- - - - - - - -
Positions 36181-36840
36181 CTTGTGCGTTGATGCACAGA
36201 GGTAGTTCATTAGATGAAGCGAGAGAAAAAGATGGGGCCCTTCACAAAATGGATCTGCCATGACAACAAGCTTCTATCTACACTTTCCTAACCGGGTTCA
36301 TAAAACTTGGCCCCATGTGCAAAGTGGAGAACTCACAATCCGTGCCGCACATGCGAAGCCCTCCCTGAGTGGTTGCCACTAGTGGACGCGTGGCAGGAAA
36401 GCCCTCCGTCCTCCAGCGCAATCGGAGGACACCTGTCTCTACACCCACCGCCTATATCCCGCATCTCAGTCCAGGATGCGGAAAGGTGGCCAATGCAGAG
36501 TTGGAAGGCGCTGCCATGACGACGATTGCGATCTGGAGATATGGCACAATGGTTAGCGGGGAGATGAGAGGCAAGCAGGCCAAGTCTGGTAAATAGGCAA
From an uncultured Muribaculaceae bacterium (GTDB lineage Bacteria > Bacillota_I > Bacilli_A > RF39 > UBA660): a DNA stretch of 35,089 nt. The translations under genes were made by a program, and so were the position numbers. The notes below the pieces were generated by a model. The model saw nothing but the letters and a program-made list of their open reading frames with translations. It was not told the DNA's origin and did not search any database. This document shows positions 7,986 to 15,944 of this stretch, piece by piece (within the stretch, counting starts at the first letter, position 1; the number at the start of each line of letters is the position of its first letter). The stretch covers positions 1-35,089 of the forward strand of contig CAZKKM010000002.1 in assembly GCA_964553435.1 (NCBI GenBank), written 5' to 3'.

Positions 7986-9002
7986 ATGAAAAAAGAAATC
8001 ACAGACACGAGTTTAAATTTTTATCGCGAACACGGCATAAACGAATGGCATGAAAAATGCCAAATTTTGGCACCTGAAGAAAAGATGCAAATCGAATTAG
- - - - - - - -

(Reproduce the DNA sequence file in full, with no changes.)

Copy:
Positions 36181-36840
36181 CTTGTGCGTTGATGCACAGA
36201 GGTAGTTCATTAGATGAAGCGAGAGAAAAAGATGGGGCCCTTCACAAAATGGATCTGCCATGACAACAAGCTTCTATCTACACTTTCCTAACCGGGTTCA
36301 TAAAACTTGGCCCCATGTGCAAAGTGGAGAACTCACAATCCGTGCCGCACATGCGAAGCCCTCCCTGAGTGGTTGCCACTAGTGGACGCGTGGCAGGAAA
36401 GCCCTCCGTCCTCCAGCGCAATCGGAGGACACCTGTCTCTACACCCACCGCCTATATCCCGCATCTCAGTCCAGGATGCGGAAAGGTGGCCAATGCAGAG
36501 TTGGAAGGCGCTGCCATGACGACGATTGCGATCTGGAGATATGGCACAATGGTTAGCGGGGAGATGAGAGGCAAGCAGGCCAAGTCTGGTAAATAGGCAA
From an uncultured Muribaculaceae bacterium (GTDB lineage Bacteria > Bacillota_I > Bacilli_A > RF39 > UBA660): a DNA stretch of 35,089 nt. The translations under genes were made by a program, and so were the position numbers. The notes below the pieces were generated by a model. The model saw nothing but the letters and a program-made list of their open reading frames with translations. It was not told the DNA's origin and did not search any database. This document shows positions 7,986 to 15,944 of this stretch, piece by piece (within the stretch, counting starts at the first letter, position 1; the number at the start of each line of letters is the position of its first letter). The stretch covers positions 1-35,089 of the forward strand of contig CAZKKM010000002.1 in assembly GCA_964553435.1 (NCBI GenBank), written 5' to 3'.

Positions 7986-9002
7986 ATGAAAAAAGAAATC
8001 ACAGACACGAGTTTAAATTTTTATCGCGAACACGGCATAAACGAATGGCATGAAAAATGCCAAATTTTGGCACCTGAAGAAAAGATGCAAATCGAATTAG